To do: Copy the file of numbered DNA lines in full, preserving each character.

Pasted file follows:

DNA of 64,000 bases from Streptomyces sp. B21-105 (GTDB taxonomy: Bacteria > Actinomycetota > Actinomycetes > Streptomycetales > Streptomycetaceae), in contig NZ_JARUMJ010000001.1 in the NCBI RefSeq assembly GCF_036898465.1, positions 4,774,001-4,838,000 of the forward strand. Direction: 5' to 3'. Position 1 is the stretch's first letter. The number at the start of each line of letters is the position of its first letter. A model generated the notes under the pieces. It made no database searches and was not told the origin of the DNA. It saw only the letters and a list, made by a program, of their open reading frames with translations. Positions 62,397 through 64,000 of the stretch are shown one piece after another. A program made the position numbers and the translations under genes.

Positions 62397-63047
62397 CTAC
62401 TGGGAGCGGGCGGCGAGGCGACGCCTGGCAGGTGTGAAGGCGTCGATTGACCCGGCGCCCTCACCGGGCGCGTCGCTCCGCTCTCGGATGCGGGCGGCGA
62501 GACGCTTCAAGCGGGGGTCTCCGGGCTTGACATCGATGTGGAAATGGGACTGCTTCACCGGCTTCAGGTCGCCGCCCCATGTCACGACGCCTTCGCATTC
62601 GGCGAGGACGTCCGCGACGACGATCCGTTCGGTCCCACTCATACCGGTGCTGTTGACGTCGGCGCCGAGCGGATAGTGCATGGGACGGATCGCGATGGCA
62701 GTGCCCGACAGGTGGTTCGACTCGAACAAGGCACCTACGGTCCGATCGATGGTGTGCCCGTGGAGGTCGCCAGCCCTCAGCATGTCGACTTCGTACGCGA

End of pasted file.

DNA of 64,000 bases from Streptomyces sp. B21-105 (GTDB taxonomy: Bacteria > Actinomycetota > Actinomycetes > Streptomycetales > Streptomycetaceae), in contig NZ_JARUMJ010000001.1 in the NCBI RefSeq assembly GCF_036898465.1, positions 4,774,001-4,838,000 of the forward strand. Direction: 5' to 3'. Position 1 is the stretch's first letter. The number at the start of each line of letters is the position of its first letter. A model generated the notes under the pieces. It made no database searches and was not told the origin of the DNA. It saw only the letters and a list, made by a program, of their open reading frames with translations. Positions 62,397 through 64,000 of the stretch are shown one piece after another. A program made the position numbers and the translations under genes.

Positions 62397-63047
62397 CTAC
62401 TGGGAGCGGGCGGCGAGGCGACGCCTGGCAGGTGTGAAGGCGTCGATTGACCCGGCGCCCTCACCGGGCGCGTCGCTCCGCTCTCGGATGCGGGCGGCGA
62501 GACGCTTCAAGCGGGGGTCTCCGGGCTTGACATCGATGTGGAAATGGGACTGCTTCACCGGCTTCAGGTCGCCGCCCCATGTCACGACGCCTTCGCATTC
62601 GGCGAGGACGTCCGCGACGACGATCCGTTCGGTCCCACTCATACCGGTGCTGTTGACGTCGGCGCCGAGCGGATAGTGCATGGGACGGATCGCGATGGCA
62701 GTGCCCGACAGGTGGTTCGACTCGAACAAGGCACCTACGGTCCGATCGATGGTGTGCCCGTGGAGGTCGCCAGCCCTCAGCATGTCGACTTCGTACGCGA